The mouse dominant lethal assay which used male mice treated with the different doses of the methanol extract mated with female mice which did not receive any treatment also showed no statistically significant (student t-test, p = 0.05) mutagenic activity for the sacaca at the doses tested, there being no significant difference between the mean number of live implants and late embryo reabsorptions per untreated pregnant female mated with males that received doses of the vegetal extract or water (Table 2). Of the five males treated with 150 mg kg-1 bw cyclophosphamide (positive control) only one succeeded in producing a pregnant female but no live embryos were produced, this result being statistically significant compared to males who had received extract or water only. Mice treated simultaneously with methanol extract of C. cajucara and cyclophosphamide showed no significant reduction in cyclophosphamide mutagenicity (Tables 1 and 2).

In the 50 untreated male mice tested, testosterone concentrations were between 20 to 1200 ng dL-1, and there was no significant difference between these levels and those found in mice administered water only (negative control) or treated with the methanol extract, cyclophosphamide or both (Table 2). This indicates that testosterone levels were high enough to permit normal spermatogenesis.

 

Discussion

According to Agner et al. (2001) and Maciel et al. (2000) the population in the north of Brazil (Amazon region) uses extracts from Croton cajucara leaves and bark on a large scale to treat various diseases, and the medicinal use of this plant spread to the southeast of Brazil at the end of the 1990s. Similarly to Croton cajucara, other medicinal plants are intensely used by the world population without the proper knowledge of the risk that these treatments can incur. Cases of toxic hepatitis have been reported in several hospitals in Belém (state of Pará, Brazil) because of excessive consumption of extremely strong Croton cajucara tea (Maciel et al., 1998a,b; Maciel et al., 2000). According to the "Institute of Chinese Materia Medica" (apud Chan and Critchley, 1996) only about 230 of the thousands of species of medicinal plants used in China have been studied pharmacologically and clinically, and only ten were considered toxic. This low incidence of side effects is a factor encouraging the low-income population to ingest medicinal plant.

In this study, the animals were submitted to subchronic treatment every seven days for 28 days via gavage of the methanol extract solutions. This treatment regimen and the administration method were considered the most suitable because they were closer to the form that treatments are conducted and Croton cajucara products (teas and tablets) are ingested by the population.

Statistical analysis of our micronucleus assay results (Table 1) revealed no significant difference between the frequency of micronucleated cells in mice treated with 312.5, 625 or 1250 mg kg-1 bw of the extract and those that received distilled water, indicating that subchronic administration of the methanol extract of C. cajucara is not mutagenic in mice. Similarly, the DMSO solvent also showed no statistically significant mutagenicity by the micronucleus assay. Our results agree with those of Agner et al. (1999) who subjected mice to acute treatment with DCTN (the major ingredient of C. cajucara) and found no significant genotoxic activity for this compound. In our experiments, the absence of genotoxicity may have been due to the absence of forbol diterpene esters which are present in many toxic Croton species and are known to cause various toxic effects and to be carcinogenic (Hecker and Schmidt, 1974; Weber and Hecker, 1978).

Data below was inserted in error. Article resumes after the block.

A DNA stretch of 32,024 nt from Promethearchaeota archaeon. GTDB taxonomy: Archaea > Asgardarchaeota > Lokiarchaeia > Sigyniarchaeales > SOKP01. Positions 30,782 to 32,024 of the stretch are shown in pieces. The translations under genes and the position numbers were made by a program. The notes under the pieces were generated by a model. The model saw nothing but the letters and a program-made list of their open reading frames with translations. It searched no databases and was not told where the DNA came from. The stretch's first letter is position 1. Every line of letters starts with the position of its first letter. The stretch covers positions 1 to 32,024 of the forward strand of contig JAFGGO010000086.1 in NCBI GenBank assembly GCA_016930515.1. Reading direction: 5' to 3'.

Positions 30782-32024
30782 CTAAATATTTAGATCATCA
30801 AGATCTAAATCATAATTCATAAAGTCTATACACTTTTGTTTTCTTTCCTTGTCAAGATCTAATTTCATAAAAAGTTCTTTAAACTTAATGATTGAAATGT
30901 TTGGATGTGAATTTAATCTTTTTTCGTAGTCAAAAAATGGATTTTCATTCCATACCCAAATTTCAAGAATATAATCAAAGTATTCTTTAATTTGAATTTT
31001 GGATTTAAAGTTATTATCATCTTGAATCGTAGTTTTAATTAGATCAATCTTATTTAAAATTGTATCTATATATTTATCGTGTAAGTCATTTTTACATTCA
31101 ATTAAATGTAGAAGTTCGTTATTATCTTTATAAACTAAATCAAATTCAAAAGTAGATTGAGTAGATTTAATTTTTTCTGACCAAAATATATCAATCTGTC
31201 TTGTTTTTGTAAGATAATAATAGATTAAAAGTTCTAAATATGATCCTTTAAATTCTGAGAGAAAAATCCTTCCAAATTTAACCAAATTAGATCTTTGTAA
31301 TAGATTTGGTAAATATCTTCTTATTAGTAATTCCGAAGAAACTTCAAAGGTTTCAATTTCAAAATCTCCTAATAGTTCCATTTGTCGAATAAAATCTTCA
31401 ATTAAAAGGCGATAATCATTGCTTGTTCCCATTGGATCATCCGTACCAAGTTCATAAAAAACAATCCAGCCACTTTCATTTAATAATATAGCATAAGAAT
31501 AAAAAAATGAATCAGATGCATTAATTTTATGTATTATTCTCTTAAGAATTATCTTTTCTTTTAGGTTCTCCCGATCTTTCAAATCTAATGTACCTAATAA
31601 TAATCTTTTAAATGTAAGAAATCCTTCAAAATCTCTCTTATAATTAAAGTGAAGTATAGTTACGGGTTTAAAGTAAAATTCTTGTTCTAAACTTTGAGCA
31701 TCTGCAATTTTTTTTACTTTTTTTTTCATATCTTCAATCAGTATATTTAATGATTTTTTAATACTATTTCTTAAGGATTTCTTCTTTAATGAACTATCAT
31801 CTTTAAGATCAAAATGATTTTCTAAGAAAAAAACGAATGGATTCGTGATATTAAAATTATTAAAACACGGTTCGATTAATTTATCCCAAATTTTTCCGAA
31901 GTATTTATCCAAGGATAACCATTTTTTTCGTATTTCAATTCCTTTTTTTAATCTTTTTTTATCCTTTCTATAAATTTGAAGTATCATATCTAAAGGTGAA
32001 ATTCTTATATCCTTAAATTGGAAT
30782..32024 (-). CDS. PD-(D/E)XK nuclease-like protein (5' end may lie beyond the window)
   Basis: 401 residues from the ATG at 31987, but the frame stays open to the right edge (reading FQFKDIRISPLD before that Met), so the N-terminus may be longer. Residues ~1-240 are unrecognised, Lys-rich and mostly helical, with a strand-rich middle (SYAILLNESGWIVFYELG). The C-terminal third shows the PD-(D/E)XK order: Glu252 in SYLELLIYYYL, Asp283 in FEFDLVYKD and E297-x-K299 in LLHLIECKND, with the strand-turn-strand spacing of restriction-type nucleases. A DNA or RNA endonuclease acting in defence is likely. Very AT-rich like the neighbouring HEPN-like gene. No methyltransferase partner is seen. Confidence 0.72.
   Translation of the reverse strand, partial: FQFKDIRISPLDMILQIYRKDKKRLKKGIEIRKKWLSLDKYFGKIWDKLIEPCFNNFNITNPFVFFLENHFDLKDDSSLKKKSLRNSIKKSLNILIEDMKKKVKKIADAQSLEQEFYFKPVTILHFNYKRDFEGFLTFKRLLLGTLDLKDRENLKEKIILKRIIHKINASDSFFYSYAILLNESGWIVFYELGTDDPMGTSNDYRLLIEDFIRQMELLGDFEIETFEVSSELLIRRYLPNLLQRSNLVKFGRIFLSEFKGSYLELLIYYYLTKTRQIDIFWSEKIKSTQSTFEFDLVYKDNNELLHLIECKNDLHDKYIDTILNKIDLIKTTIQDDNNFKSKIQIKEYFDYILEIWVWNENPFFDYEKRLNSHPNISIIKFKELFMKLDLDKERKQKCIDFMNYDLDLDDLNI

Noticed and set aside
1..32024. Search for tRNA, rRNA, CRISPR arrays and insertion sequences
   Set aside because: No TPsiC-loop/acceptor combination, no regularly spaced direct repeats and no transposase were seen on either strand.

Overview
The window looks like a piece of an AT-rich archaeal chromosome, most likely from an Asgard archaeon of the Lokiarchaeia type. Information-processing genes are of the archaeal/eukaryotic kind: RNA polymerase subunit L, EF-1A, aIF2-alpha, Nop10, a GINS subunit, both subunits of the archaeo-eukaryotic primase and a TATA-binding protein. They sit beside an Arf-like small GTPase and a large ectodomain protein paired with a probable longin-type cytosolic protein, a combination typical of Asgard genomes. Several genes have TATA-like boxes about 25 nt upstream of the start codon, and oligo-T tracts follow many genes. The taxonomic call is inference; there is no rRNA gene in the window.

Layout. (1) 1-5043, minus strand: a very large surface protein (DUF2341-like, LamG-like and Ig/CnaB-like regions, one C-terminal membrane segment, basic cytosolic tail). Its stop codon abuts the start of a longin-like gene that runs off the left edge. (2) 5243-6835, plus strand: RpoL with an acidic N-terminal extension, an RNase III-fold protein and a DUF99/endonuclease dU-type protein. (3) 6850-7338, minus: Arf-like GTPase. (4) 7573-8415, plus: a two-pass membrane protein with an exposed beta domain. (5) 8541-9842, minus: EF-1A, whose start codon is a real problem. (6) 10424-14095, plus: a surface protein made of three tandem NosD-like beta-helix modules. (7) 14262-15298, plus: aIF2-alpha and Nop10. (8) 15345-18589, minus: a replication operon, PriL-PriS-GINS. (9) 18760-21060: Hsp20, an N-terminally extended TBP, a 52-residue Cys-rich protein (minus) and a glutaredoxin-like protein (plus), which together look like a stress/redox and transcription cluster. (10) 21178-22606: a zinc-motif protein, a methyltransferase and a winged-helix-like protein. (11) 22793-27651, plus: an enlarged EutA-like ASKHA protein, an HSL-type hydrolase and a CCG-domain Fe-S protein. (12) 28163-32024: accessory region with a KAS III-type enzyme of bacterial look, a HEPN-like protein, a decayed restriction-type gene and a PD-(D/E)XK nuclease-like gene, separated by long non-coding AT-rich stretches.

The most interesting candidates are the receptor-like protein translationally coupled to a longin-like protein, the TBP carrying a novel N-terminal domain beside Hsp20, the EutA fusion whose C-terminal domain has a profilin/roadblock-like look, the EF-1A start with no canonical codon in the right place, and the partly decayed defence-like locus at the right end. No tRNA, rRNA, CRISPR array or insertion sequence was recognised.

The stem bark of C. cajucara is a rich source of clerodane-type diterpenes such as DCTN (Maciel et al., 2000) that present many therapeutic properties (Farias et al., 1997; Maciel et al., 2002). Agner et al. (2001) showed that acute treatment of mice with DCTN administered by gavage protects their bone marrow cells against cyclophosphamide-induced damage. Our studies with 312.5, 625 and 1250 mg kg-1 bw of the methanol extract administered subchronically to mice did not demonstrate any protective activity in the bone marrow cells against cyclophosphamide-induced damage. There was no significant reduction at any of the plant extract doses tested in the frequency of micronucleated cells in the treated groups that suffered cyclophosphamide-induced damage, possibly because of the low concentration of DCTN (1.4%) in C. cajucara extracts (Maciel et al., 1998a) as compared with the doses (138.75, 277.50 and 416.25 mg kg-1 bw) of pure DCTN used by Agner et al. (2001). Another explanation for the difference between the results published by Agner et al. (2001) and our results is that Agner's study used single doses of both pure DCTN and cyclophosphamide while our study involved subchronic treatment. Another possible reason why extract failed to show a protector effect in our study is that we used a higher concentration of cyclophosphamide (150 mg kg-1 bw) than the 10 mg kg-1 bw used by Agner et al. (2001). We used a high cyclophosphamide concentration to enable this mutagenic chemotherapeutic alkylating agent to cross the testicular barrier and induce damage in testicular tissue which resulted in lethal dominants. However, the increased toxicity resulting from the high dose of cyclophosphamide may have masked any protector effect of the methanol extract. In spite of the high cyclophosphamide dose used in our experiments the mice showed no toxic effects (e.g. mortality, diarrhea, prostration or behavioral alterations), supporting the work of Velez de la Calle et al. (1989) who found no toxic effects in adult rats injected with 100 mg kg-1 bw in a treatment regime similar to that used in our study. In summary, our micronucleus assay indicate that the methanol extract of Croton cajucara did not cause genetic alterations in mice bone marrow erythrocytes but was not capable of reducing the genotoxic effects of cyclophosphamide administered to the mice intraperitoneally at a dose of 150 mg kg-1 bw. Our results for the dominant lethal assay (Table 2) showed no statistically significant evidence for the extract analyzed exerting mutagenic activity on male Swiss albino mice germ cells. The frequencies of live implantations and late reabsorptions per pregnant female were not altered in groups 1, 2 and 3 treated with the vegetal extract as compared to males in the negative control (distilled water). There was no statistically significant difference in fertility between the male mice in groups 1, 2 and 3 which had been treated with extract and the negative control group.